Even as we rejoice over the release of 21 of the Chibok schoolgirls abducted two years ago, it bears remembering that north-eastern Nigeria is mired in a grave humanitarian crisis.

Endangering, impoverishing, and displacing more than two million people, it is the grim legacy of Boko Haram, one of the world’s deadliest terrorist groups. Worried about the situation, U.S. officials will have talks this week with 12 northern governors to discuss ways in which Washington can help them cope with the crisis and tackle the poverty, underdevelopment, conflict and violent extremism that threaten their region.

However in order to help, the United States, other donors, and humanitarian organizations operating in the north-east will have to confront the Nigerian government’s ongoing mismanagement of the crisis, the systematic corruption of its humanitarian relief efforts and its transformation of camps for displaced persons into abusive, military-run internment sites.

Nigeria’s partners face the risk of being denied access to sites by Nigerian bureaucrats or the military if they try to work around them. Some partners – including the U.S. Agency for International Development – have become as tight-lipped and opaque as Nigerian officials, who now routinely restrict access to humanitarian information in the name of “national security”.

Instead of embracing outside help and expertise, Nigerian relief officials appear to resent it, their profiteering alter-egos seeing it as a threat to their existence.

In September, for example, senior officials of Nigeria’s National Emergency Management Agency (NEMA) lashed out after Doctors Without Borders (MSF) warned of a “grave humanitarian crisis”, citing “severe acute malnutrition” in some IDP camps. NEMA’s top official in the north-east denied having “such cases of malnutrition as claimed” and accused MSF of misleading donors “to generate more money for them.”

Since outside help apparently played a role in the release of the Chibok girls, this moment provides an opportunity for the Nigerian government to signal a new attitude towards the assistance needed to confront the dire humanitarian crisis.

As U.S. officials meet with the governors, they have an opportunity to start an awkward and unpleasant, but necessary conversation about how bureaucratic failures and malfeasance are compounding human suffering in north-east Nigeria. If Washington fails to sound the alarm and push the Nigerian government to mend its ways, no amount of outside help will improve the plight of the millions who are struggling to survive in the wake of Boko Haram.

As we saw first-hand on a recent road trip through the north-east, fraud, waste, and abuse by Nigerian bureaucrats and security officials are exacerbating and prolonging the suffering of the country’s internally displaced persons (IDPs). U.S. policymakers and international humanitarian organizations seem to be turning a blind eye to the situation and don’t appear to be asking themselves: is working through the Nigerian government the solution to or the root of the problem?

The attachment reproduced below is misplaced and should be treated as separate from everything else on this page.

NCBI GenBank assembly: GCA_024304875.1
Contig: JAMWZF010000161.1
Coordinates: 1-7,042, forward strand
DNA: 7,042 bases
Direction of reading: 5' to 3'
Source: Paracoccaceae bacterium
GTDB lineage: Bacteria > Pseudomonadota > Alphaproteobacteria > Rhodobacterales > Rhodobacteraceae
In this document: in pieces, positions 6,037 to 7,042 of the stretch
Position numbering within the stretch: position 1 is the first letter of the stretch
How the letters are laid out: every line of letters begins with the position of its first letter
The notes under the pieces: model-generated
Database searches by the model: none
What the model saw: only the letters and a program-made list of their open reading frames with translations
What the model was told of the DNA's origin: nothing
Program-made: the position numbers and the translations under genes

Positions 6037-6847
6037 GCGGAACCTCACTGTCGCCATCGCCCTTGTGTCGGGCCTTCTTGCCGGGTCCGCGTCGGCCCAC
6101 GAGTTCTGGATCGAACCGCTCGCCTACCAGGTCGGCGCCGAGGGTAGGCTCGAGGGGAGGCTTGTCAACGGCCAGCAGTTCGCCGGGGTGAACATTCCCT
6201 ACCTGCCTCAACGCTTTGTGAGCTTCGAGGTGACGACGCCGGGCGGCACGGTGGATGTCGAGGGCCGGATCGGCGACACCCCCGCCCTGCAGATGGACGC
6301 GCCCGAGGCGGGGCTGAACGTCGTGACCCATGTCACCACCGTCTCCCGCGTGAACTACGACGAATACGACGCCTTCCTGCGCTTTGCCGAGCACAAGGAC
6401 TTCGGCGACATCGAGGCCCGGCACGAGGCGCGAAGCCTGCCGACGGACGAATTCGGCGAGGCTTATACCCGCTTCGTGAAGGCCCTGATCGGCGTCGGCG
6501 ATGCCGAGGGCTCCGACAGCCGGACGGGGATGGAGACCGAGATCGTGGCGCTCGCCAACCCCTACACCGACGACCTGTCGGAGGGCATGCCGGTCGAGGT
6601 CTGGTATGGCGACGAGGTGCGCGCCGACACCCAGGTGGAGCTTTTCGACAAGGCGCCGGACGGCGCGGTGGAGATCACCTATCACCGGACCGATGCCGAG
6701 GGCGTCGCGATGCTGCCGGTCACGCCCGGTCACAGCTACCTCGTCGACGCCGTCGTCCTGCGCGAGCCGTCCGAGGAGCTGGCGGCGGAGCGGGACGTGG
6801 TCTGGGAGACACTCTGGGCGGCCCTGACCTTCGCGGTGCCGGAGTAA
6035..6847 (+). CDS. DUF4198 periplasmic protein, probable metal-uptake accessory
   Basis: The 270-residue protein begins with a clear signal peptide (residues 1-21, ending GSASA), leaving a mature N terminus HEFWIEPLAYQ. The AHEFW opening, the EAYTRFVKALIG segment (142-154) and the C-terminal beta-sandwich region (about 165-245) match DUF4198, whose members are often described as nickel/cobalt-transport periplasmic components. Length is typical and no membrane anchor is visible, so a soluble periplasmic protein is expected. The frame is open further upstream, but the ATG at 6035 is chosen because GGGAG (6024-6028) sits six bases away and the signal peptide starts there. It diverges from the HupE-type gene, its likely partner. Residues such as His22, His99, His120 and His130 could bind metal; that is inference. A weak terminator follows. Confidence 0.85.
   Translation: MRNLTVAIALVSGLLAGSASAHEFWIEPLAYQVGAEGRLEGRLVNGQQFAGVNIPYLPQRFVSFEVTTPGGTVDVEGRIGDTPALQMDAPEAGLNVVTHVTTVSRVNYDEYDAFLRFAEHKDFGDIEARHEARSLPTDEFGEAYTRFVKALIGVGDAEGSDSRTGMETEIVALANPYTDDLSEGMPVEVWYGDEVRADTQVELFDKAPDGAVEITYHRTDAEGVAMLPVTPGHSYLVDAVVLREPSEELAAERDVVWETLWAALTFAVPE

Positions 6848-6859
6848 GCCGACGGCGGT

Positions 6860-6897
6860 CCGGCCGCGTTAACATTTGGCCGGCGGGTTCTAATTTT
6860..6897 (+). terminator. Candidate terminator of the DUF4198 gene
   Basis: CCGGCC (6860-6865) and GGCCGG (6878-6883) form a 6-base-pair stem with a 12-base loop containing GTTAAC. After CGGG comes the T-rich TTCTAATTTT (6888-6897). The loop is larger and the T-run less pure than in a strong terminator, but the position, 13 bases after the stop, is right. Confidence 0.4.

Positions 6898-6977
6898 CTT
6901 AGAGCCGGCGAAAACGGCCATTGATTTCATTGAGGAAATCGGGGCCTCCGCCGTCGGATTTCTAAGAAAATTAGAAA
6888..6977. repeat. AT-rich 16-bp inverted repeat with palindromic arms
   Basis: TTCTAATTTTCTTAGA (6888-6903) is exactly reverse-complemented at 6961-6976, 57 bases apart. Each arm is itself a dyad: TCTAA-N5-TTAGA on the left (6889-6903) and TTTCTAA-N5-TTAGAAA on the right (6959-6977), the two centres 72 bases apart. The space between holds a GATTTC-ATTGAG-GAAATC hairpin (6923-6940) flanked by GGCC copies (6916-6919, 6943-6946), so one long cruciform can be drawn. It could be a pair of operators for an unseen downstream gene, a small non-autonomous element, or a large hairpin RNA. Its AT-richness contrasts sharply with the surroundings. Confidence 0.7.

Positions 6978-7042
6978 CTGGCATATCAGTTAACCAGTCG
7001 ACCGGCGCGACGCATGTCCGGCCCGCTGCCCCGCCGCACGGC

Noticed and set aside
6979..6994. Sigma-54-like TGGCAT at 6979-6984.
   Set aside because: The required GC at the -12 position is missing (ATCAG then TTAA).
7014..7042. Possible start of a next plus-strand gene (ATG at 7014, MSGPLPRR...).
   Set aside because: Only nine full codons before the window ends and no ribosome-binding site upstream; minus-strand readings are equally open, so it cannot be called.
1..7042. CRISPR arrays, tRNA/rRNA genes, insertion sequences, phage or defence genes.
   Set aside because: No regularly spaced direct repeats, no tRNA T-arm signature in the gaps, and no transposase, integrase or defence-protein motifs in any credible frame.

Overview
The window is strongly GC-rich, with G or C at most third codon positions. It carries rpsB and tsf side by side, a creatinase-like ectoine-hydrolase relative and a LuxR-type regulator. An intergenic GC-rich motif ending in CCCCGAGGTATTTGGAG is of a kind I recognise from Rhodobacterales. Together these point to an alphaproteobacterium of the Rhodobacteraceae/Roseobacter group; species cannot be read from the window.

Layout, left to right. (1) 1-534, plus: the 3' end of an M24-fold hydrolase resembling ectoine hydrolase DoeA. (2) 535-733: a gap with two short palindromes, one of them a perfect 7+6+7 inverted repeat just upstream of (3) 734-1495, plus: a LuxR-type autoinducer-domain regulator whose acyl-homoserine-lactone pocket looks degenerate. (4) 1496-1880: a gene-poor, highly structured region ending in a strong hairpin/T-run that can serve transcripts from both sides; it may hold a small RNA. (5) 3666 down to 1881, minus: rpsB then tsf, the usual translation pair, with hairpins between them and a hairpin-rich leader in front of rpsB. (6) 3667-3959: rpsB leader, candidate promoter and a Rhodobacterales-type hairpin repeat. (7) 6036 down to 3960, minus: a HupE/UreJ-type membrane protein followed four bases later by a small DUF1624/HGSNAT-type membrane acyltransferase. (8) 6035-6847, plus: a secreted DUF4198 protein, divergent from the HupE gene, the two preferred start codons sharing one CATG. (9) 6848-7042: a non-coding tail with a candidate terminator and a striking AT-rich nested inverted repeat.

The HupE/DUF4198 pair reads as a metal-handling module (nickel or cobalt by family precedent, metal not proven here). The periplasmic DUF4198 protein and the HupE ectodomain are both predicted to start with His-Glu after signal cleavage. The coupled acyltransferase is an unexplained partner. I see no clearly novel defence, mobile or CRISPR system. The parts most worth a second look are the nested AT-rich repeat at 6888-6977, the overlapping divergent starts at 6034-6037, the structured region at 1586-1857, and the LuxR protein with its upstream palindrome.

According NGOs we spoke to, nine in 10 of IDPs in north-eastern Nigeria are in the same situation as those we met: living in host communities rather than in formal government-run camps. Almost all of these community-dwelling IDPs are ignored by the government and receive no assistance at all, except for ad hoc donations from roving international charities such as Save the Children. While the murky status of IDPs outside government camps has some advantages – freedom of movement and from sexual abuse by camp workers and security personnel – theirs is a daily struggle to acquire food and other basics.

None of the IDPs we met had been visited by government officials. Not even their hometown politicians – their state legislator or local council chairman – had bothered to come to see them or advocate on their behalf. Even after the IDPs and host community, with the help of a local NGO, counted themselves and presented their needs to state relief officials, no aid came.

When confronted, the state officials gave conflicting alibis, claiming that they sent help, but that it was stolen by local officials. Given how little oversight there is over a humanitarian relief effort opaquely micromanaged by corruption-prone bureaucrats, it is no surprise that very few of the two million IDPs have received any meaningful help.

One could argue, however, that the “invisible IDPs” we met are luckier than those living in government-run camps, which are described by experts as dreadful places where malnourishment and sexual abuse are rife. In these supposedly safe locations, women and girls are forced into prostitution by errant soldiers, vigilantes, and relief workers.

“When they want to go out, access food, or get help, they are forced to give sex [to the soldiers and vigilantes]”, an aid worker recently lamented. An IDP living at a government-run camp recently told one researcher how soldiers and police officers come to the camps to select young girls for their personal use, taking them away from the camp for weeks at a time.

“The abuses [at the camps] are rampant”, the researcher said, “and the international community turning a blind eye is a shame.”

Matthew T. Page is a consultant and co-author of Nigeria: What Everyone Needs to Know, forthcoming from Oxford University Press next year. Until recently he was the U.S. State Department’s top expert on Nigeria. Follow him on Twitter @MatthewTPage.

A. Carl LeVan is Associate Professor at American University and the author of Dictators and Democracy in African Development: the Political Economy of Good Governance in Nigeria. He tweets @Dev4Security and is writing a new book on Nigeria.

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